New York University enrolls over 4000 international students who are not U.S. citizens or permanent residents. Most of these international students entered the United States with student visas, allowing them to pursue full-time study, often complemented by employment in their field of study.
In addition to their quality education at New York University, international students often offer multilingual and multicultural skills, making them attractive employees in the global workplace.
At New York University, international students are enrolled in every school of the University, pursuing full-time studies from the undergraduate to the Ph.D. level. Most international students at NYU are graduate students who already have a degree and/or significant work experience before enrolling at the University.
NYU international students are citizens of over 130 different countries. The countries sending the largest number of students to NYU for the 2007-2008 academic year are Korea, Taiwan, China, India, and Japan. Other countries with large numbers of students at NYU include Canada, Israel, France, Italy, and Brazil.
International students enter the United States using one of two student visas. Most students are classified as F-1 students at NYU. A small number are J-1 students. The primary distinction between the two classifications is that F-1 students usually have private sources of funding, whereas J-1 students often have governmental or international agency funding. Many J-1 students are participants in an exchange program between their university abroad and NYU. Although the primary purpose of F-1 and J-1 student status is study in the United States, both classifications allow for off-campus employment.
The regulations allow for practical training for F-1 students and academic training for J-1 students. Both types of work allow for paid employment in the student's field of study at an off-campus location. There are two major differences in how the work permission for each is obtained. An F-1 student has a maximum of 12 months of practical training, which can be used during and/or after the degree. The application is reviewed and recommended by OGS, with final authorization from the U.S. Citizenship and Immigration Services (USClS). There is no paperwork for you, the employer. An F-1 student does not even need a job offer to get this work permission.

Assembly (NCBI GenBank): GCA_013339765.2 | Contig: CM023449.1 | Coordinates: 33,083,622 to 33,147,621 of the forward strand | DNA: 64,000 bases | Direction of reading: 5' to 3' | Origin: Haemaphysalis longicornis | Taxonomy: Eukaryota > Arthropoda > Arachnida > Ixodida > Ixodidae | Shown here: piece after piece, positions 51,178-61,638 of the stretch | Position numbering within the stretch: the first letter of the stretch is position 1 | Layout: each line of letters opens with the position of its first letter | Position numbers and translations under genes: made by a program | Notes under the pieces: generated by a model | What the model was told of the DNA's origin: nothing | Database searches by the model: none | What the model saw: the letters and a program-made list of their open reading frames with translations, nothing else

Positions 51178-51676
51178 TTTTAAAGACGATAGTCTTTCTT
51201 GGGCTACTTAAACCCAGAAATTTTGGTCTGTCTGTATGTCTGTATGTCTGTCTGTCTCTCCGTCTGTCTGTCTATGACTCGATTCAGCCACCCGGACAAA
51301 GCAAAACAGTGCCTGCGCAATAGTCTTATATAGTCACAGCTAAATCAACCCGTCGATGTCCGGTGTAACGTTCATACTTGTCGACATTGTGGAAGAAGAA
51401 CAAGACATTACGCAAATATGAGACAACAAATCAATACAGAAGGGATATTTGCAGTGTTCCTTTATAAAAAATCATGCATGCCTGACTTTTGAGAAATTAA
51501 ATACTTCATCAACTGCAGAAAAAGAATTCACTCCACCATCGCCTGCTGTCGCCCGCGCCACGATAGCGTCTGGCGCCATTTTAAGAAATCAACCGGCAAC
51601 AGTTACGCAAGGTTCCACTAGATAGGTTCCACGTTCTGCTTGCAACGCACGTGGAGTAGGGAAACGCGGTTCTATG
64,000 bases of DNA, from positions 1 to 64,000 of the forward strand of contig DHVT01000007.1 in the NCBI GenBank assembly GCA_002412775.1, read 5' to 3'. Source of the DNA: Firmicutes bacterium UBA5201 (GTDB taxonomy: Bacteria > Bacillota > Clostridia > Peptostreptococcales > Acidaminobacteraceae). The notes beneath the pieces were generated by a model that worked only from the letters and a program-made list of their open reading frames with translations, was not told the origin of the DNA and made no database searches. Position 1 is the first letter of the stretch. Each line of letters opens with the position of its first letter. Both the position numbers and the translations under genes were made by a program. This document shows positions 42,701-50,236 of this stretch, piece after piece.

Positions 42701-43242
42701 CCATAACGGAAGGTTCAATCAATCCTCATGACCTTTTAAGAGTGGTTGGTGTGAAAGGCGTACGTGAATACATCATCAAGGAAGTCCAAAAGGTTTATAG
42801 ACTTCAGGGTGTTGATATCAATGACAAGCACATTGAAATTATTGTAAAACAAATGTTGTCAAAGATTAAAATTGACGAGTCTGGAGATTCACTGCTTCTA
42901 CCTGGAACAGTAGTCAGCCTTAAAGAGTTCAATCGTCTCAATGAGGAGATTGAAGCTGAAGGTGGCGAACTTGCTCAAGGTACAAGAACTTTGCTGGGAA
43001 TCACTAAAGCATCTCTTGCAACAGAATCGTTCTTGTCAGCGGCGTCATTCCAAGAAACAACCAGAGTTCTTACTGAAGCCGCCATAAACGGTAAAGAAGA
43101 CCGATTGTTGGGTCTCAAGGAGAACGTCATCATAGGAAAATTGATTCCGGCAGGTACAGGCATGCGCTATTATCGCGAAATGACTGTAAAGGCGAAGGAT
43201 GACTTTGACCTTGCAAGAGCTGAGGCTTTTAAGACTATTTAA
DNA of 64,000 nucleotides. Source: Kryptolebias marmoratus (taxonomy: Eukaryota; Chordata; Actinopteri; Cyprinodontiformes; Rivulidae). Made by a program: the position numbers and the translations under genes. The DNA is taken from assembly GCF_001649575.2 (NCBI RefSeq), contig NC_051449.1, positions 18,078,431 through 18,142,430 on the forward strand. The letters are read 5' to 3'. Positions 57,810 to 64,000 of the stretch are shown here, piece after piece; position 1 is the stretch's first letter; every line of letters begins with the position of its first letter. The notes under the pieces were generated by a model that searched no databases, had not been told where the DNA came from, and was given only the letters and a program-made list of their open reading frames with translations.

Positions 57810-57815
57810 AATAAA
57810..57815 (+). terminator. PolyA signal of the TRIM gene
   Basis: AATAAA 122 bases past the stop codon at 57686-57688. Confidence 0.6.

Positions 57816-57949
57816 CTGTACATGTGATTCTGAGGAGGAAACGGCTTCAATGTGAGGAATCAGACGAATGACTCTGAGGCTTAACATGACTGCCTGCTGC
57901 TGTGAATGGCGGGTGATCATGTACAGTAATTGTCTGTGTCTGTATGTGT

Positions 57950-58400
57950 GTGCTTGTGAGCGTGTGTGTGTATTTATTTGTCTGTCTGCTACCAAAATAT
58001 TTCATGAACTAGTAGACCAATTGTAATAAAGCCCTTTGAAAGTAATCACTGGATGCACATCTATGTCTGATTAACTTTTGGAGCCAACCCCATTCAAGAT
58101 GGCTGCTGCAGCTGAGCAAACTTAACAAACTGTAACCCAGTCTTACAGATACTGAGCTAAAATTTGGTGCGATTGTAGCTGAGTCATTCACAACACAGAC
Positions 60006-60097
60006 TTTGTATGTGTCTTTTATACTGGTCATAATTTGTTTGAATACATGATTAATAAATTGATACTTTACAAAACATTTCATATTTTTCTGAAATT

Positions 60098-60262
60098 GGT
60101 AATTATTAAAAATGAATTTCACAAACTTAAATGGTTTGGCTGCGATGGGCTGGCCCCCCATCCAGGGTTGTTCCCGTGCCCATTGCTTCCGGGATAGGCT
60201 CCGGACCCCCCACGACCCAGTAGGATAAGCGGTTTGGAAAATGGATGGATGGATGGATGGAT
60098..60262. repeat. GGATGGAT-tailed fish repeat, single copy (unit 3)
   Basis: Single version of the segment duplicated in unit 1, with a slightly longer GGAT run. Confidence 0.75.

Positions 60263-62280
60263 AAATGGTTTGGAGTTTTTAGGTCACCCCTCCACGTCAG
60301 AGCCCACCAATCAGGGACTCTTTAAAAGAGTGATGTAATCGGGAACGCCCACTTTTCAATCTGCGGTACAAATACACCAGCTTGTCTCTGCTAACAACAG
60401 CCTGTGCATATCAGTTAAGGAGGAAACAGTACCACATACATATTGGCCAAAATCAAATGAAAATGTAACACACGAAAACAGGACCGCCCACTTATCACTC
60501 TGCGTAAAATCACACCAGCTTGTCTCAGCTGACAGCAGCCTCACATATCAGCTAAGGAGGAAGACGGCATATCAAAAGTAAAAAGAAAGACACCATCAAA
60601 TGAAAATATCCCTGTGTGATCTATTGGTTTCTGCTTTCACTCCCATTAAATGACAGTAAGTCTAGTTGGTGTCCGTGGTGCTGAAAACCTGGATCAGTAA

A J-1 student has a maximum of 18 months of academic training to use during and/or after the degree, depending on the length of the degree program. The sponsor of the student's J-1 program (often NYU) reviews and authorizes the academic training. A written job offer is required, but there is no additional waiting time for processing by any government agency.
Neither practical training nor academic training requires you, the prospective employer, to complete any forms with the USCIS or any other government agency.
Yes, international students do have taxes withheld from income earned in the United States, with some notable exceptions. F-1 or J-1 students who have been in the U.S. less than five calendar years, are nonresidents for tax purposes. Most NYU international students will be classified as such. A nonresident student is exempt From FICA/FUTA (social security/unemployment) withholding.
Further, approximately 45 countries have tax treaties with the United States. Students from a tax treaty country may have part of their income exempt from Federal taxation. Students who claim this exemption must be able to prove eligibility under the tax treaty. Summaries of these treaties can be found in IRS Publication 901, which is available at the IRS web site.
You will likely find the NYU international student to be an asset to your team. Although it is not possible to extend the training beyond the maximum period allowed by law, many NYU students qualify for and routinely gain an H-1 B employment classification. The H-1 B is for professional employment and allows for work up to six years.
The H-1 B is not a complicated procedure, but it does require the employer to plan ahead, so there is not a "gap" in the time the employee is allowed to work. The employer acts as the "sponsor" for the H-1 B applicant and documents must be filed with both the Department of Labor and the BClS. It is wise to begin the H-1 B process at least three months before the student's training period expires.
Although the OGS cannot offer assistance in this area, we can provide NYU F-1 and J-1 students a list of qualified immigration attorneys who can.
Reprinted in substantial part by permission from the NYU Office of Global Services.